For many women now in their 30s and 40s—including this one—Kate Spade’s boxy, retro-minimalist “Sam” purse was their first grown-up handbag. It was also, ever since its launch in 1993, a well-known gateway drug to the increasingly costly “It” bags that started dominating the industry in that decade. And Spade herself—the bespectacled, brunette Catholic school girl from Missouri who married her college boyfriend yet somehow managed to conquer the cooler-than-thou New York fashion scene—was precisely the woman so many of us wanted to be like when we grew up.
If we had ever forgotten this over the years, we were reminded painfully of that fact on Tuesday, when the 55-year-old Spade was found dead in an apparent suicide. Shortly after the news broke, the internet was flooded with appreciations celebrating what Kate Spade’s clothes and accessories meant for the women and girls who wore them. A common theme that emerged was how Spade’s singular designs were at once grounded and playful, both responsive to the demands of daily life and able to spark the imagination.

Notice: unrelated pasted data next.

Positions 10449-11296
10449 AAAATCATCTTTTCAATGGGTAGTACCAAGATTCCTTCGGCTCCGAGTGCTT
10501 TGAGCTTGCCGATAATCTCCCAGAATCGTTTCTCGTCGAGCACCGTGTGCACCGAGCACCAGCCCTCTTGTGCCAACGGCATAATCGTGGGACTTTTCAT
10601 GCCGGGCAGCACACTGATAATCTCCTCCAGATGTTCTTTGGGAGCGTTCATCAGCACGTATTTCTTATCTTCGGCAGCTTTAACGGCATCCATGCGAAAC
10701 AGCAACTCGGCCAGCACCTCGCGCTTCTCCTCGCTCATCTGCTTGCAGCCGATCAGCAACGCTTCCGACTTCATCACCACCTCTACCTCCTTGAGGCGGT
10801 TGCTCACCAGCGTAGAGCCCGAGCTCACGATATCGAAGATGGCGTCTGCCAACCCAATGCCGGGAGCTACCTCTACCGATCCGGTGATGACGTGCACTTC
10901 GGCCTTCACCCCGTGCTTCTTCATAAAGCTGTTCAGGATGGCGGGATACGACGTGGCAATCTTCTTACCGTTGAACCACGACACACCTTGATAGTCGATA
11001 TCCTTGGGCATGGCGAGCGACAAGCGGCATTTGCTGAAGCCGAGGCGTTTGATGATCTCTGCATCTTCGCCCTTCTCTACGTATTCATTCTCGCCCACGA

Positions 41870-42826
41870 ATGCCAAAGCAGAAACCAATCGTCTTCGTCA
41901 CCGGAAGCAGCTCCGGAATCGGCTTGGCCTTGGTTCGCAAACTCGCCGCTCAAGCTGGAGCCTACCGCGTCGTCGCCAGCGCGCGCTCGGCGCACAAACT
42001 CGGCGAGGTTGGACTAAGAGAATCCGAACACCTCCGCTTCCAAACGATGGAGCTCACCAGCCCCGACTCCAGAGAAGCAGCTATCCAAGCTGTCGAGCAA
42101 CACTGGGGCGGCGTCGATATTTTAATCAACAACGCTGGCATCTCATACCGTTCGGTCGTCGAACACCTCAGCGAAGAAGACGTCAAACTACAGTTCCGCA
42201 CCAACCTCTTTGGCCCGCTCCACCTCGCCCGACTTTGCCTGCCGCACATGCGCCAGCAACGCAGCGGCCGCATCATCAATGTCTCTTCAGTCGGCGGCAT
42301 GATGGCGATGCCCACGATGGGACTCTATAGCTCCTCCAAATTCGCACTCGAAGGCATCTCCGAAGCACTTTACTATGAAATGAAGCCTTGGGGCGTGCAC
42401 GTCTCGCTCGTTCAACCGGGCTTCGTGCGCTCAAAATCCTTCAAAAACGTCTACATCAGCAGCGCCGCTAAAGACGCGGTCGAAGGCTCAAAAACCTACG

Even looking back a few decades, Spade’s rise to the top of the fashion industry had a kind of magical feel to it. (“Her career itself sounds something like a fairy tale,” Vogue gushed in an early profile.) After graduating from college in 1985, Spade headed east to Manhattan and landed a temp job at Mademoiselle, where she worked her way up to accessories editor. Just as the bridal-fashion pioneer Vera Wang had done a few years previously, Spade spotted a void in the market she covered, quit her magazine job, and eventually launched her own line. At the time, the ubiquitous, utilitarian black nylon Prada “Vela” backpack—the work of another nerdy-cool girl, Miuccia Prada—was chic, but it wasn’t exactly cheap. It had, however, conditioned consumers to view nylon as a luxury fabric. Spade came up with an equally practical but more affordable nylon bag, which she infused with her own vintage, feminine sensibility.